"Well," she said, "computers need love too. I'm sure mine feels a lot better, knowing that I appreciate all the hard work it does."
"I've been working with them for thirty years," said Giles, "and I'm quite sure there's nothing inside them that feels anything at all." Willow frowned at him and patted the side of her screen.
"Don't listen to the nasty man," she cooed, "I know you're in there."
"So," said Giles, "I take it your latest effort went the same way as those previous?" In response, Willow sighed and tapped a few keys. A window popped up, showing the message 'Program Total Access Routine v12.2 Erased'.
"Echelon's too quick," Willow lamented, "there are too many protective routines. Anything I try runs up against one or another of them sooner or later, and then..." she held up her hands and mimed a balloon popping.
"Willow," said Giles seriously, "Warren just called me up to his office. He's noticed the security breaches, I'm not sure I can cover them up any longer. If we're going to do this, I think we should take what we have and hand it over to Miss Summers right now."
"We don't have anything!" protested Willow. "Buffy's government, she can't move against Cycorp without solid proof of illegal procedures. All we have so far is a bunch of rumours and circumstantial evidence."
"Well, I think that's all we're going to get."
"Look," said Willow, "I talked to Buffy as soon as I found traces of the GDI incursion. She's doing everything she can unofficially to keep Cycorp out of the defence systems, but if we don't give her something solid, something she can go to her superiors with, her department just can't do it. Echelon's damned good... I wouldn't be surprised if this sort of network takeover was what it was engineered for in the first place. God knows it makes a lousy business system," she sighed. "Unofficial measures won't keep Echelon out of the military systems."
Giles peered over the top of the cubicle wall, more out of reflex than caution - the office floor was deserted.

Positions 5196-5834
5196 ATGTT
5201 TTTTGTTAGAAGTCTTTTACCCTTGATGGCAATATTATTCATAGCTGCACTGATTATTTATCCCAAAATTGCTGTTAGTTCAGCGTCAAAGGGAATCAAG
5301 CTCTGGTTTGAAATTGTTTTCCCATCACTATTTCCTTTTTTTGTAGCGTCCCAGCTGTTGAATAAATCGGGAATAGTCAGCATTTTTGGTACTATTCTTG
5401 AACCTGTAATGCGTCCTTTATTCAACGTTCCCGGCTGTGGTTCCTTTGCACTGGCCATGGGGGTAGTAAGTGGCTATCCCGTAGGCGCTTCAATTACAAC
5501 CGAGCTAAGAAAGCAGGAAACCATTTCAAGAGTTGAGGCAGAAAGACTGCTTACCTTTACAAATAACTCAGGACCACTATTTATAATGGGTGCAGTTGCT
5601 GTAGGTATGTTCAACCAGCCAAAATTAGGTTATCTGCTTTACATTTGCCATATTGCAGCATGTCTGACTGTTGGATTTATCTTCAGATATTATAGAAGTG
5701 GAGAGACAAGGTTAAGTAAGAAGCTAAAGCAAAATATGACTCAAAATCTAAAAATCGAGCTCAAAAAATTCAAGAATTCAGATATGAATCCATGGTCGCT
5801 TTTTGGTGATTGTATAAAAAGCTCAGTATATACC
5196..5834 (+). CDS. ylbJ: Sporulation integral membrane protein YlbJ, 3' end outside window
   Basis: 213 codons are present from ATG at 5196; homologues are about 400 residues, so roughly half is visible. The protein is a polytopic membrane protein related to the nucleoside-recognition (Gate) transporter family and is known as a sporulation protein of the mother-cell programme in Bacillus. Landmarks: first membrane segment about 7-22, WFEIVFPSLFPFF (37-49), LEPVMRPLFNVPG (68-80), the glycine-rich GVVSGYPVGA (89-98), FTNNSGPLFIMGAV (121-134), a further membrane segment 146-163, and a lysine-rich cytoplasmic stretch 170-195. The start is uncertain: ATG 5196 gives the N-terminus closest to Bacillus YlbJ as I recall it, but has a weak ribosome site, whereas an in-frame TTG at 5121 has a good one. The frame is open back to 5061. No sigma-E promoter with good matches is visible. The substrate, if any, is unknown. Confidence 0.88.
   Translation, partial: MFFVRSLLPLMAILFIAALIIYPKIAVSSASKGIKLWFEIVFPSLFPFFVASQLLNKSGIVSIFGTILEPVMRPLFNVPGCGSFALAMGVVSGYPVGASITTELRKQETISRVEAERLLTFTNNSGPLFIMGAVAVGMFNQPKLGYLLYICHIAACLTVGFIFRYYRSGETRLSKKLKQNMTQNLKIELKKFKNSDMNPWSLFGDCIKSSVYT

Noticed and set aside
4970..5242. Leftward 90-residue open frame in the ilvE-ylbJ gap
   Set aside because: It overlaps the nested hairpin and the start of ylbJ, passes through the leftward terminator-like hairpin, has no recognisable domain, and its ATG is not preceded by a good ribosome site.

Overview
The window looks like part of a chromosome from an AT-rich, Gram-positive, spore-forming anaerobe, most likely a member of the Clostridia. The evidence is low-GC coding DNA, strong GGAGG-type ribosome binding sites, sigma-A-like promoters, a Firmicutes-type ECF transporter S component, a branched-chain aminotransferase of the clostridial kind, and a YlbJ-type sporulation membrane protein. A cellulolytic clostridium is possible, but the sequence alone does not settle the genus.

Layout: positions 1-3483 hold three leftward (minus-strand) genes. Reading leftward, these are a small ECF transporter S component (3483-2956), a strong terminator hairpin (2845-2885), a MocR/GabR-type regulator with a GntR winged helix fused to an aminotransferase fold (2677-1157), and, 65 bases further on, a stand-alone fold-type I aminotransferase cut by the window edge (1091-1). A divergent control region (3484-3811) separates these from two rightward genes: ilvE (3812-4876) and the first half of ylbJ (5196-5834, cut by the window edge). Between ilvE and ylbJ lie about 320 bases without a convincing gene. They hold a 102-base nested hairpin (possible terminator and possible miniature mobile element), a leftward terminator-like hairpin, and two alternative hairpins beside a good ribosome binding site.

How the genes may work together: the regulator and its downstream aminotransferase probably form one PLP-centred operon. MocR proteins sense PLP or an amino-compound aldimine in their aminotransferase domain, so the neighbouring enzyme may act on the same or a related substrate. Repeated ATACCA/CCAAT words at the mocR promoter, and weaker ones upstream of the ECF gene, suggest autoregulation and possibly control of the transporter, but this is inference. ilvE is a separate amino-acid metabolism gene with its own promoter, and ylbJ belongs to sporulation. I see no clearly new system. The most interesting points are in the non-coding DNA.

"Is there anything you can do tonight?" he asked. "Anything at all? Regardless of traces and evidence of what we're doing, can we get proof tonight?"
"There's something I haven't tried yet, but what do you mean regardless of traces? If they know we've been in the system-"
"Willow, if Cycorp succeeds in breaking into military systems, being fired will be the least of our worries. Can we get solid proof tonight, and be out of the building by morning?" Willow frowned and thought hard.
"I have an experimental routine," she said, "I didn't want to use it, if it goes wrong it'll set off so many alarms the whole network will see it. But there's a chance it'll be able to break Echelon's security." She began typing, quickly assembling fragments of code into a working program.
"What is it?" asked Giles. He recognised some of the code fragments - he had designed a handful of them - but some of the other code Willow was using was so far outside his experience it was unrecognisable.
"The standard Total Access Routine," Willow said, still typing, "plus all the security breaks I've got, plus a program I've been working on for the past few months. In theory it can analyse and adapt itself while it's running. If it works it'll be able to learn, evolve, behave intelligently and intuitively... it's based on some of the artificial intelligence work I've been studying."
"In theory?" asked Giles.
"I haven't tested it," admitted Willow. "The program is so complex, anything could happen if I've made a mistake. Most of the core intelligence is copied from psychology theories about thought and perception processes. It's quite possible it'll have some sort of pseudo-psychotic break and crash."
"Oh, well then," said Giles casually.
"I considered using it for this, but I couldn't test it to see whether it would be stable. I guess we'll find out. It's pretty much ready to go."
Willow finished assembling her code and compiled the program. The screen displayed the message: 'New program ready: Total Access Routine Augmented v1.0'.
"Here goes nothing," Willow said, tapping the key to initialise the program. The screen displayed a new message:
'Program TARA 1.0 running.'